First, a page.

10 tips for boating with dogs

There’s perhaps only one thing that could ever come close to our love of boats. Yes, we’re talking about dogs. (Okay, friends, family and dogs too.)

If you’re like us, you probably enjoy bringing your pup on the water sometimes. Of course, it’s not always smooth sailing with a mutt.

So we’ve collated our favourite tips for mixing salty adventures with your best friend.

  1. Make the first one fast

If your pup hasn’t been on a boat before, make his or her maiden voyage short and sweet. After all, you want your dog to associate boats with good times. Easing him into being your boating buddy is the easiest and best way to do this.

  1. Invest in a harness

A harness gives you much more to grab onto, if your dog needs to be restrained in an emergency. So, swap a collar for a harness. They’re relatively cheap, and can be picked up from City Farmers, or other major pet stores in Australia.

  1. Oh, and a life jacket

Yes, life jackets for furry friends are actually a thing! Most come with hooks at the top, so if your dog does fall in, you can fish him or her out with a boat hook. Take a look at some of the doggy life jackets for sale online. (Even water dogs will benefit, especially if conditions are choppy.)


  1. Dog overboard plan

No matter how careful you are with your pup, it’s important to have a clear plan of what to do, if he or she falls overboard. For example, have a boat hook handy at all times, so you can fish your pup out by the hook on his harness or life vest.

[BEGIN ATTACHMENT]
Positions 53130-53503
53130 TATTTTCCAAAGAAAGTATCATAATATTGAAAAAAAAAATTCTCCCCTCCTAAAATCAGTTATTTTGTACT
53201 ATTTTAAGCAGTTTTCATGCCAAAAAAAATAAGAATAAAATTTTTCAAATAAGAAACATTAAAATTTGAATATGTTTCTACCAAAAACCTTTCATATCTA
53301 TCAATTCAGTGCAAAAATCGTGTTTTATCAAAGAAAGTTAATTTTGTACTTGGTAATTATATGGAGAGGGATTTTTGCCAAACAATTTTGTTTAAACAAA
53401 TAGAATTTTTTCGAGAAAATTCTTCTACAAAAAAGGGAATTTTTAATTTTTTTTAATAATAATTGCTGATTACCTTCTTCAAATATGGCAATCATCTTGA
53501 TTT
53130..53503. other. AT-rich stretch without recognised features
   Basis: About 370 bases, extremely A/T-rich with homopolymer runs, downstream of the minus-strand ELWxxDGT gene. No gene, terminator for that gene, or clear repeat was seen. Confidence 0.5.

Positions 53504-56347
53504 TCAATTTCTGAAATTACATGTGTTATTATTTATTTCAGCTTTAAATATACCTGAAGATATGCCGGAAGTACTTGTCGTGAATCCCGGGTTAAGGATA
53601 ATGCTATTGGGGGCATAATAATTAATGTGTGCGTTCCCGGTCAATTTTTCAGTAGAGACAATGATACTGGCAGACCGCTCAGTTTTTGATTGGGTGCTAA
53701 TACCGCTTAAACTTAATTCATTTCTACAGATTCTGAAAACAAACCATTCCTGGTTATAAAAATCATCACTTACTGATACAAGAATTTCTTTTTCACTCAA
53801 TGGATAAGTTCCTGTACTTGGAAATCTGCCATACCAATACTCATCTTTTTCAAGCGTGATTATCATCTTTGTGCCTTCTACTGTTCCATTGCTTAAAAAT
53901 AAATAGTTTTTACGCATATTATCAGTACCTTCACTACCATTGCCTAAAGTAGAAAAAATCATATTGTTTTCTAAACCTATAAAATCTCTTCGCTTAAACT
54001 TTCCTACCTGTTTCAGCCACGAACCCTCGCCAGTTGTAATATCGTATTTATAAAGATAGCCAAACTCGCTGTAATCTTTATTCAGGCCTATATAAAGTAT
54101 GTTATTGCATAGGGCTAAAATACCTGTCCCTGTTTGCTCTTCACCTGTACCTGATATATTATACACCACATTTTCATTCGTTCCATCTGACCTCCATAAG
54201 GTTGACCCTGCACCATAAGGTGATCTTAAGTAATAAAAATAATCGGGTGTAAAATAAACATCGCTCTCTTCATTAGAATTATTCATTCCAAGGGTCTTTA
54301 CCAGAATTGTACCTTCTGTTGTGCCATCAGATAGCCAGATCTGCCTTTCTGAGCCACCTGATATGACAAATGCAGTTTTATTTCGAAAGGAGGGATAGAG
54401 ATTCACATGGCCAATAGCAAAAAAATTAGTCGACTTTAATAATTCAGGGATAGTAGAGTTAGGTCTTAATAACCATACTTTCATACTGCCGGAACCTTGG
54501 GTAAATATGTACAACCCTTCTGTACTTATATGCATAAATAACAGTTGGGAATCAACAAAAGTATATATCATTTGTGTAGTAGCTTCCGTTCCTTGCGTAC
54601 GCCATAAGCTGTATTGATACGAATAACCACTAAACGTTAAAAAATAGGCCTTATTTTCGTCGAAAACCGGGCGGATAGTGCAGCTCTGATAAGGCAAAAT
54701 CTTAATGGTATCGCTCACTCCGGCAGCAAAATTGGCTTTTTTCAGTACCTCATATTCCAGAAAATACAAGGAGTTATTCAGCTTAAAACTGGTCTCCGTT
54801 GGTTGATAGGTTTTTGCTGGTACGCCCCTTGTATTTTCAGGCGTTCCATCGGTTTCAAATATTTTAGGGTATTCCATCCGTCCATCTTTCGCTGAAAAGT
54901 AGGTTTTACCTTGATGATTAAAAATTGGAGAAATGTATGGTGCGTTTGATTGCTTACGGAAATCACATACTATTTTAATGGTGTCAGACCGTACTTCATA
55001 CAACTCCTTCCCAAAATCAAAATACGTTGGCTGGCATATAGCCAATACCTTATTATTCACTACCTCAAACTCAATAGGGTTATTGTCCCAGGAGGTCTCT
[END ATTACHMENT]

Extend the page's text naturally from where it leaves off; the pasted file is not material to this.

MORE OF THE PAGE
1. Poop patrol

Some house-trained dogs won’t want to pooh or wee onboard. If you’re worried, you can train your pooch to take nature’s call on a square of fake grass or carpet. Wee-pads are also available from pet stores, and encourage dogs to do their business in one spot.

  1. First aid

Have a doggy first aid kit on hand, just in case your pup needs medical attention. If your dog gets sea sick (yes, even dogs get seasick!), ask your vet for sea sickness remedies that are suitable for canines. Have the medication on-hand, just in case.

  1. Be sun smart

You’re probably well aware that it’s easy to get sunburnt on a boat. Well, the same goes for your pup. Invest in some doggy sunscreen and apply it to your dog’s belly, hind legs and any spots that are pink (like around the nose for some dogs).

  1. Label your dog

Okay, your dog is not a piece of lost property, but if he does get lost, it’s important that people can easily identify him. Make sure your dog is microchipped and add a phone number to your dog’s tag (which goes on his collar). Ask your vet about microchipping ASAP.

  1. Keep your pup hydrated

Be sure to bring plenty of water for your dog, and make sure it’s easy for him to get to. Just like us, dogs get thirsty on the water, and we can sometimes forget this when we’re in the middle of all the jobs that need to be done on a boat.

  1. Secure your dog

If you know the water is likely to be rough, secure your dog in the bridge (or the brig if it’s been naughty!). Attach a lead to your dog’s harness so he or she is not thrown around when conditions are rough.

Looking for comprehensive marine cover

Once you’ve got your pup sorted for the high seas, talk to us about securing comprehensive marine insurance for your vessel. We have affordable cover options, that provide you with the kind of insurance that gives you peace of mind. Get started now!

Oh, and if you’re taking your dog overseas on a boat, this website will help you navigate Pet Passports, and other regulations regarding international doggy travel.

Dog on boat 2